McGinlay Bell has completed a house in a leafy Glasgow suburb featuring a sequence of rooms arranged around compact courtyards that allow the natural surroundings to permeate indoors.
The narrow rectilinear site sandwiched between existing houses presented several challenges, as it borders the road at the front and is lined on one side by tall pine trees that form a distinct perimeter. The lack of a front garden prompted the architects to create a minimal brick wall defining the edge of the property, with space for car parking in front of a solid brick gable wall. The brick wall ensures a bedroom on the ground floor is hidden from the road. The master bedroom above has large windows looking out towards the trees.
For House in Bearsden’s exterior, the architects specified materials to complement existing properties on the street, as well as using vertical slatted timber to echo the natural surroundings. All of the bedrooms are contained within the two-storey brick volume towards the front of the site. The rest of the house is designed as an open-plan pavilion accommodating the main living areas alongside small pockets of outdoor space.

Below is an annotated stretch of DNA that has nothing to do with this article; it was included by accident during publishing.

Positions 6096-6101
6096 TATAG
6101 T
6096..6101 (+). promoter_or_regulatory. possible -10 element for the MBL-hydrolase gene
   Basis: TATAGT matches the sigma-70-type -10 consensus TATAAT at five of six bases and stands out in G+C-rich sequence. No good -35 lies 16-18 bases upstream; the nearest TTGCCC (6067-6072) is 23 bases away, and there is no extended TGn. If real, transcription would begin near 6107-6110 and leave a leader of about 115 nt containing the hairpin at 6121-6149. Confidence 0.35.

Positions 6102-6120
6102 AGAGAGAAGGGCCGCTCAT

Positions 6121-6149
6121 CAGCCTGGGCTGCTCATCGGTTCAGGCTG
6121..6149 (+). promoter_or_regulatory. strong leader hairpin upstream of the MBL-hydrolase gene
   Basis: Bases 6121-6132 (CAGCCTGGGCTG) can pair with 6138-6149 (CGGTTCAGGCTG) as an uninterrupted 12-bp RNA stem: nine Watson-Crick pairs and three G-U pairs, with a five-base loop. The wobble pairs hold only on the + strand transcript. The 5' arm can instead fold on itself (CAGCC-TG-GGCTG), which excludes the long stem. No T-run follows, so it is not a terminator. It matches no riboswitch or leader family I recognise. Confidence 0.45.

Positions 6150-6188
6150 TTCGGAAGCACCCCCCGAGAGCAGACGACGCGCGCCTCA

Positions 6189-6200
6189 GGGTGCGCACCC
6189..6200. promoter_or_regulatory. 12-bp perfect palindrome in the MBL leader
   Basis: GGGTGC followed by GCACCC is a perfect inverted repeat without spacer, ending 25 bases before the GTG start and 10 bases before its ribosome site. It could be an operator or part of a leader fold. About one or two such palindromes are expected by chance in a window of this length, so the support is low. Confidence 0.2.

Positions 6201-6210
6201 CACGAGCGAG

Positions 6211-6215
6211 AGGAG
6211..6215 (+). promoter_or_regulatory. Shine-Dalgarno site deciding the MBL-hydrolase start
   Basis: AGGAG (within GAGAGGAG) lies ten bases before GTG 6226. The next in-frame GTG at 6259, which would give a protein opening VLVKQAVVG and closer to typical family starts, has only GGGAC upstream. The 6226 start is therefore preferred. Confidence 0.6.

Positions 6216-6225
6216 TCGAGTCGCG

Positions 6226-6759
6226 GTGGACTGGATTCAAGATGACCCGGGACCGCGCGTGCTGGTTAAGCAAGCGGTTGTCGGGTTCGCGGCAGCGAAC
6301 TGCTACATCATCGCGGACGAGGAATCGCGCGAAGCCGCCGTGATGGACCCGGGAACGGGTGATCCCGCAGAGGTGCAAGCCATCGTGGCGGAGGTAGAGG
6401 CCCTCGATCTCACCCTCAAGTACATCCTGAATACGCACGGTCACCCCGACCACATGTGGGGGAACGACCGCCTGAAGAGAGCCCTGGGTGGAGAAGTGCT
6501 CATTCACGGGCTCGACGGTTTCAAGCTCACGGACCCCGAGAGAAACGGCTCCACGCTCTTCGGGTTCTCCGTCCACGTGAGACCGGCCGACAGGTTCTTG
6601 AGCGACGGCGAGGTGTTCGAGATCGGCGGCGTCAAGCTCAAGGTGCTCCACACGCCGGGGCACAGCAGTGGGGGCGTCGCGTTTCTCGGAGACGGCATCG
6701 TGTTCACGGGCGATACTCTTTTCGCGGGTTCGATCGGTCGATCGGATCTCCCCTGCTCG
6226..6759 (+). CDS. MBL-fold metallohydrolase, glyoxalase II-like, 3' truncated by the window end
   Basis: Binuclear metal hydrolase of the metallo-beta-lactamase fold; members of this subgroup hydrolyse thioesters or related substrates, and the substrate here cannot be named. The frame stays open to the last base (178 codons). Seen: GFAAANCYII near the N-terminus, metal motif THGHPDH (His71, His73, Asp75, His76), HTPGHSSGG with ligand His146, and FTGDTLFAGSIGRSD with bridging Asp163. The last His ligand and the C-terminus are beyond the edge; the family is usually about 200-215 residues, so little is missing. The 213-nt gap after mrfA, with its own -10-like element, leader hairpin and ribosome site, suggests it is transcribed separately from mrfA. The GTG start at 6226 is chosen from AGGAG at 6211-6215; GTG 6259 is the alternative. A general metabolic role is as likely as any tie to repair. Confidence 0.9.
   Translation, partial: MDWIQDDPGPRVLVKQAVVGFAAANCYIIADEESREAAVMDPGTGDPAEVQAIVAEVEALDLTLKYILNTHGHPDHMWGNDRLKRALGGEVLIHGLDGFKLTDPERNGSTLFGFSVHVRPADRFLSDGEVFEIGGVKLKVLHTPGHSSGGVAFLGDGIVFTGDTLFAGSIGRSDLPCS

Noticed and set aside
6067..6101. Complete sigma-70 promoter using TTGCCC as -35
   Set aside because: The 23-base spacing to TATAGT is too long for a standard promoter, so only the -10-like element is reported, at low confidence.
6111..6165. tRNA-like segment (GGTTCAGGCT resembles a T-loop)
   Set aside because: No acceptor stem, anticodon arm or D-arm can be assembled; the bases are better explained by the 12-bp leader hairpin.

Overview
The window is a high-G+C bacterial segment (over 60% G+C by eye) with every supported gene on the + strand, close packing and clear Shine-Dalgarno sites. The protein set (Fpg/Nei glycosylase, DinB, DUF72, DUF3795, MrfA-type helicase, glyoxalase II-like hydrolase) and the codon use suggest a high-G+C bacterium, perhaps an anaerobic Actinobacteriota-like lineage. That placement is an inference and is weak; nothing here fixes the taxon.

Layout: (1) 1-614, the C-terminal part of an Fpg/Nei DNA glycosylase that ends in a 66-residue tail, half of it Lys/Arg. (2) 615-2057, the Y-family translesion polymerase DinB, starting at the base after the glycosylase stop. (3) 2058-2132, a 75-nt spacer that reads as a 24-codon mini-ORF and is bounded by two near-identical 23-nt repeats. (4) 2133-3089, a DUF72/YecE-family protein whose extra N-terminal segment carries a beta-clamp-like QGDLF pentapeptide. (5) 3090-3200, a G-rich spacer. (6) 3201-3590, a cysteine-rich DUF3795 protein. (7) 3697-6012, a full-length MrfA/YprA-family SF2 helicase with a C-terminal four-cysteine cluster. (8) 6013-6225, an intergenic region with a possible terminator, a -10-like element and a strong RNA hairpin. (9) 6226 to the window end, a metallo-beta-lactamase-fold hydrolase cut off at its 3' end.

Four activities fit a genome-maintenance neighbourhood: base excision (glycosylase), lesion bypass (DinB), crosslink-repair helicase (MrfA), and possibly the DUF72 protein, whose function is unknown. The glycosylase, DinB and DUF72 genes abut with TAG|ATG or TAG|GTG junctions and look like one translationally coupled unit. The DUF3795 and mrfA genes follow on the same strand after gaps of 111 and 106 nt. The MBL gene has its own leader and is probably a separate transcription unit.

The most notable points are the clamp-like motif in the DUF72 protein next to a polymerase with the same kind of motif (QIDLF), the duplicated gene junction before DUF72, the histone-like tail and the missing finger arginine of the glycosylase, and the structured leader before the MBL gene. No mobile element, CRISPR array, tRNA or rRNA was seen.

The single-storey pavilion contains a TV room facing the road, with the kitchen, dining area and living room located at the rear of the property. The courtyards slotted in between the living spaces are lined with full-height glazed walls and sliding doors. They function as extensions to the internal floor area that provide additional space for entertaining family and friends.
Walnut joinery including vanity dressers, a master closet and office desks are designed in direct response to the clients’ everyday needs and lifestyles. The walnut screens bring a sense of warmth to the interior and cleverly conceal storage, home entertainment, a cocktail bar and the stairs leading to the bedrooms.